On May 25, 1961, as an impressionable 16-year-old high school sophomore, I watched President John F. Kennedy proclaim that America would land a man on the moon within 10 years.
Historians point out that the timing of the president’s inspiring speech was influenced by political factors, including the imperative for the United States to catch up to – and overtake – the Soviets in the space race. The subsequent Apollo Project that led to Neil Armstrong’s “one giant step for mankind” in 1969 required extraordinary public investment, dedicated ingenuity and political will.
A half century later, humankind faces a different sort of space race, the race to stall and reverse the accumulation of carbon dioxide and other greenhouse gases in our atmosphere, causing dangerous and irreversible climate change. This race also will require technological and design breakthroughs, leadership at all levels of government and public support.
But unlike the federal resources for the space race of the 1960s, the alternative energy initiatives are emerging at the local community level both here and around the world.
Germany provides an example of one especially successful model. Its national energy policy gives municipalities incentives to invest in alternative energy. Take the region of Freiamt in the Black Forest. The 4,300 inhabitants of this area rely on roof-mounted photovoltaic systems, wind generators, biogas, rapeseed oil, wood chips and other renewable sources to make their small area effectively self-sufficient in electricity use. When citizens and businesses generate more electricity than they need, Freiamt, like many other small German and Danish communities, can sell locally generated electricity to the national grid. Middle class residents are receiving much needed extra revenue, especially appreciated by retirees on fixed incomes.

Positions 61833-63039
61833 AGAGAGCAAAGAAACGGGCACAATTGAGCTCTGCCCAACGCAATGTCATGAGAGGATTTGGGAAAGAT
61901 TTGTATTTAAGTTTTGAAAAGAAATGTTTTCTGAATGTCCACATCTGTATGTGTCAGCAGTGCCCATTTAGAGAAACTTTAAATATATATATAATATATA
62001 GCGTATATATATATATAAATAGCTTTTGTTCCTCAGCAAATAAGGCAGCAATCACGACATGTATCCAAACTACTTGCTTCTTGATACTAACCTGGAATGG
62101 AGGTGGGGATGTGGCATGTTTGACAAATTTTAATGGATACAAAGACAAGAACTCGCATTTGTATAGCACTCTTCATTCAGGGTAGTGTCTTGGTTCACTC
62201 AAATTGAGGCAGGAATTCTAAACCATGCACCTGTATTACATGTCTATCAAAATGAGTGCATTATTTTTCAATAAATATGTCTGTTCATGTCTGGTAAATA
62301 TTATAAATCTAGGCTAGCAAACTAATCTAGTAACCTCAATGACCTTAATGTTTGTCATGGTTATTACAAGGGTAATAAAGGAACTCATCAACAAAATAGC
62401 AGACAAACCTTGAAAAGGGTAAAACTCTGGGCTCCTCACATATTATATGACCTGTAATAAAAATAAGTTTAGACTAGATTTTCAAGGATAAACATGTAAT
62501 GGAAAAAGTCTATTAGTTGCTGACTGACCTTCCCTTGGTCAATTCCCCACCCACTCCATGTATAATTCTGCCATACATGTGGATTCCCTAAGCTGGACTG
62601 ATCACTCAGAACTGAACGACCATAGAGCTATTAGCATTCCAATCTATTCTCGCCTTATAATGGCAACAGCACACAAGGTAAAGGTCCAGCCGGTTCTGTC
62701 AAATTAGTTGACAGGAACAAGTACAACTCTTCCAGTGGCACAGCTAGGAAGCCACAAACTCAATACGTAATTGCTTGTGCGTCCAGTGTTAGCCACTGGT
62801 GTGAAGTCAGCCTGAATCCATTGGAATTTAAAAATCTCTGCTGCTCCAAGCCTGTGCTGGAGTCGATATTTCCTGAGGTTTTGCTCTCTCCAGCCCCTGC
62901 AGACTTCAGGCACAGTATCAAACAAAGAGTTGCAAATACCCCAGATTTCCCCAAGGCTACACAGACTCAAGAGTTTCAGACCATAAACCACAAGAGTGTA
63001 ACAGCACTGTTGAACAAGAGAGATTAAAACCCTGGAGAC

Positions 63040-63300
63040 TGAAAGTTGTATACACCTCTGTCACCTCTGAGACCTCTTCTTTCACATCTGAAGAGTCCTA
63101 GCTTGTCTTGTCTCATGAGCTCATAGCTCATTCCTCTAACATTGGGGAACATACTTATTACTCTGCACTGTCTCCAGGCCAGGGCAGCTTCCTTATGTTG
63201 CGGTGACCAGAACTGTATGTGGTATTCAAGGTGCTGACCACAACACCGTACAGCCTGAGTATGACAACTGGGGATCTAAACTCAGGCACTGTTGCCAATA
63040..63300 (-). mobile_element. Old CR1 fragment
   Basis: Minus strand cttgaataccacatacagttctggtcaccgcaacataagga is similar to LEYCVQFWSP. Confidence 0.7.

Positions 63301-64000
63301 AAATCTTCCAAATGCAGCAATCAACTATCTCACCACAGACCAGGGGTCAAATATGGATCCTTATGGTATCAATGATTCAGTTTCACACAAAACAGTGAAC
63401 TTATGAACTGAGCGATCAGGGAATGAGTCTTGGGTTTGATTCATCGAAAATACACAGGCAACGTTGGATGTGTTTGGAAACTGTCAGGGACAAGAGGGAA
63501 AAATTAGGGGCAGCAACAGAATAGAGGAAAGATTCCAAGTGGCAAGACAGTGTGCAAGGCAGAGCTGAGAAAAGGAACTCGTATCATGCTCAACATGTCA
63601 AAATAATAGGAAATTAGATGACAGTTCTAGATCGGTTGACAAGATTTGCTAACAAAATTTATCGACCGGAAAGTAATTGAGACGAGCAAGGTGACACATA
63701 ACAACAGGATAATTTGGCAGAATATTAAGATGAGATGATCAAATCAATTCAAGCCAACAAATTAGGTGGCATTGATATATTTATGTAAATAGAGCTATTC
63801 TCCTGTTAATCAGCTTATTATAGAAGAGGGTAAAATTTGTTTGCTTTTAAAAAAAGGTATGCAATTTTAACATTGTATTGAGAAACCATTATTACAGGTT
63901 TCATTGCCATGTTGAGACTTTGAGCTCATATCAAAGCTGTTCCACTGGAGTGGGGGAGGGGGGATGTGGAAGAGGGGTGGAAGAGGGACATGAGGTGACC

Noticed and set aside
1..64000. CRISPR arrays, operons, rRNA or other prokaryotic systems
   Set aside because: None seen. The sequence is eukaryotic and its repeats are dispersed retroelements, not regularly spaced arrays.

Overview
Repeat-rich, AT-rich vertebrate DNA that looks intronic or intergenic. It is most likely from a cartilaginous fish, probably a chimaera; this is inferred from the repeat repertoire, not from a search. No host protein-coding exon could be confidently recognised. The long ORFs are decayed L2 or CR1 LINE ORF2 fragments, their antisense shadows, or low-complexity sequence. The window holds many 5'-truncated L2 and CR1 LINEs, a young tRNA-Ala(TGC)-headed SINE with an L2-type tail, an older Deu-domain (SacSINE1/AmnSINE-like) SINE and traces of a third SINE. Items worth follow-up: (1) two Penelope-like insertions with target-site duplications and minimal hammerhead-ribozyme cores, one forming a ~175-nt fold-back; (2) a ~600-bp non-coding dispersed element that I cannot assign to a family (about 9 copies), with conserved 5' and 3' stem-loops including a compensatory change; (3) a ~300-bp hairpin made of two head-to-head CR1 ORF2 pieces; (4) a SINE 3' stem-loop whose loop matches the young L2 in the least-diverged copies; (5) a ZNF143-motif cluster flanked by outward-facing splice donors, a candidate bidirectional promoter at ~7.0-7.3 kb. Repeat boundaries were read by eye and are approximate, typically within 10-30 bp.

What is happening in European villages is beginning to take place in the United States. Municipal leaders, motivated to do good for their towns, are encouraging their communities to implement forms of energy that are both safer and less costly in the long run.
Here in Bar Harbor, the Town Council is proposing a warrant article to authorize long-term leases of town rooftops and grounds for the development of photovoltaic projects that would generate electricity for the municipality and residents. The new Public Works site on the Crooked Road in Hulls Cove has the best configuration for this purpose and is the site proposed for the first bank of 1,400 panels.
At town meeting on June 2, voters will discuss and vote on Article T, Leases for Community Solar Farms and Power Purchase Agreements. Article T affords an exciting opportunity for our town to take a giant step toward a safer and cleaner environment. The town has been collaborating with College of the Atlantic and ReVision Energy for two years to assess the solar potential of all town and school properties.
The public works site could host a 318 kilowatt system – half of the electricity required for town government operations – as well as a 45 kw solar farm that would power nine Bar Harbor residences. These two solar projects could stabilize electrical utility costs for 30 years, generating more than $50,000 in annual savings that could be reinvested in our community.
The Solar Farm pilot project is designed to demonstrate the viability of solar energy and to encourage island businesses and homeowners to consider solar investments. The project will capitalize on Bar Harbor’s high visibility to make a strong statement that citizens, neighborhoods and towns can take significant steps to combat climate change and strengthen local economies.
A greener, brighter future is emerging in large and small towns around the world. Your vote at the open town meeting not only will conserve the environment for all of our children and grandchildren but also set an example for communities and policymakers nationwide. With initiatives and added incentives from all levels of government, today’s space race can be won one roof at a time.
Ted Koffman, retired director of Maine Audubon, represented several MDI communities in the Maine House of Representatives from 2000-2008, where he chaired the Joint Committee on the Environment and Natural Resources.